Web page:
A young soldier killed in Vietnam inexplicably shows up to his family home one night.A young soldier killed in Vietnam inexplicably shows up to his family home one night.A young soldier killed in Vietnam inexplicably shows up to his family home one night.
Though filmed in the early 1970s, Deathdream doesn't come off as hopelessly dated. Its themes resonate strongly even today.
As an allegory, the film makes its anti-war points bluntly. This war (thought it is never named it's obviously Vietnam) is killing too many of our boys and making zombies out of the ones that make it home. But the movie is not generally anti-war -- it manages to contrast Vietnam with WWII, represented as a good war (in the person and words of the mailman), where there was little doubt what we were doing was right and that our military forces were being led authoritatively to absolute victory. The same couldn't be said for Vietnam, and by 1972, no one really remembered what we were fighting for anymore. Deathdream was filmed before Vietnam ended and released after, making its timing perfect.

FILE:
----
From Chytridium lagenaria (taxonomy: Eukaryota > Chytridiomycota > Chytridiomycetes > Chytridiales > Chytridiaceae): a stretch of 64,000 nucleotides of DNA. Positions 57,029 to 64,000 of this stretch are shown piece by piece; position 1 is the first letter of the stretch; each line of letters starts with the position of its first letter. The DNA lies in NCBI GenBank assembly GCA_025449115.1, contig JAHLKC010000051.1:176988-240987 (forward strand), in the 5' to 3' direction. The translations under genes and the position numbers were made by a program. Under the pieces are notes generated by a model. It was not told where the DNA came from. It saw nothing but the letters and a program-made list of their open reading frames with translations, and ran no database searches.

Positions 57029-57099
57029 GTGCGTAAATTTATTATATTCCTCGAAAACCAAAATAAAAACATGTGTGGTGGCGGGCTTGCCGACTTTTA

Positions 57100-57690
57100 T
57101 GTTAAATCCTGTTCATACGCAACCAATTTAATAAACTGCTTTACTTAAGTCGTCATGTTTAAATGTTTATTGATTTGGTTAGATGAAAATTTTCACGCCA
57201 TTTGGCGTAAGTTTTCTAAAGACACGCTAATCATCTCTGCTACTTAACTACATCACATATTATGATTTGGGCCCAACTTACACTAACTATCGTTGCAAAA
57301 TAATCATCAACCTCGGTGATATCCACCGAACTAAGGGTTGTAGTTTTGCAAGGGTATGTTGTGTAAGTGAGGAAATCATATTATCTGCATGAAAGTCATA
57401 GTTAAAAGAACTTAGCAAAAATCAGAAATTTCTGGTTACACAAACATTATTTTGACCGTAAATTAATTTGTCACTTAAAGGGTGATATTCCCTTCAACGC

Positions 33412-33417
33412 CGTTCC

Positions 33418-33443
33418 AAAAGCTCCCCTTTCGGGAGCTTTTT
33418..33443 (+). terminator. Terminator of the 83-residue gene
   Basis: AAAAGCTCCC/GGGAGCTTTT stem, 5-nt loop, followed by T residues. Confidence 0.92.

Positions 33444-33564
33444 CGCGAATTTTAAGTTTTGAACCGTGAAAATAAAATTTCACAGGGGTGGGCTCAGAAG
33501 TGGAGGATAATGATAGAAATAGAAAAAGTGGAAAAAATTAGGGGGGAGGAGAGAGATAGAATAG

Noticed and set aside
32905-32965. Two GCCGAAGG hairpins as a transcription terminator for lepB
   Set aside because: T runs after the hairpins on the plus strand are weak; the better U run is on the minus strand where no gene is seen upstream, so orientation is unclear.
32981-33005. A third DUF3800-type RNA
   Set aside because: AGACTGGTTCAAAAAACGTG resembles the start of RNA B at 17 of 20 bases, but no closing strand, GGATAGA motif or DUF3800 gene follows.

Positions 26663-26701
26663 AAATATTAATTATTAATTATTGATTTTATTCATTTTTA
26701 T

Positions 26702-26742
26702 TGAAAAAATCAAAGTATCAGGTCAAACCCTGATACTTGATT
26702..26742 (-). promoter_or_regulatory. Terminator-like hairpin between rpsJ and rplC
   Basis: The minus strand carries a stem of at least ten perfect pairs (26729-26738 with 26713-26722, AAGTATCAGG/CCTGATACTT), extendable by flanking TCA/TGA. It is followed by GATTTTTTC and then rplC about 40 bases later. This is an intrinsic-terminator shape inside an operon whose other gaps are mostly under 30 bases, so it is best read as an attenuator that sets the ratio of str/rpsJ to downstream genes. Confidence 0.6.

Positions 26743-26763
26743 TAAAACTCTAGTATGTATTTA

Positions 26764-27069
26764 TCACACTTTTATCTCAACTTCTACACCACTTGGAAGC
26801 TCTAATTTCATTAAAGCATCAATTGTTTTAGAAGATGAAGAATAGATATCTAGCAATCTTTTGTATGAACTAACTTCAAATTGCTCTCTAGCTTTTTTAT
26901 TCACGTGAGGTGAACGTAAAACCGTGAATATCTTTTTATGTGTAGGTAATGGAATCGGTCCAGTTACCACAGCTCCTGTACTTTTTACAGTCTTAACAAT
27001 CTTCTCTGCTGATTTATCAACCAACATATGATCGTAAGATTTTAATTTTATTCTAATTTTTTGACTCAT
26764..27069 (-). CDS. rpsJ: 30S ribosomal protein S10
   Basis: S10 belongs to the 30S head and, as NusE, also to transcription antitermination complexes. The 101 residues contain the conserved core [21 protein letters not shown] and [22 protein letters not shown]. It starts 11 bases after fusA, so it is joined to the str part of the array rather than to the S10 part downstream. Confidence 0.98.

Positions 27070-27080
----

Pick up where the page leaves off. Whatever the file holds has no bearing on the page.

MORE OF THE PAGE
There are a few criticisms, hardly worth noting -- some scenes are poorly staged and lighted, and Clark doesn't always get the best out of his actors (and has little to work with in some cases). Early scenes are a bit stilted (Was the movie shot in sequence with the story? That might explain it), but the movie finds its groove at about the 30 minute mark.
Don't expect a slick production. It's a small, claustrophobic, personal movie with rough edges to spare. Some scenes of violence are cartoonish and others are brutal. Also, the effects and makeup are much better than we have any right to expect. Poor, rotting Andy is a heck of a sight, and a sad sight in the scene where he is led down the stairs by his mother.
Deathdream is an amazing accomplishment all things considered.
"Everything's fine, Bob."
- Jul 31, 2004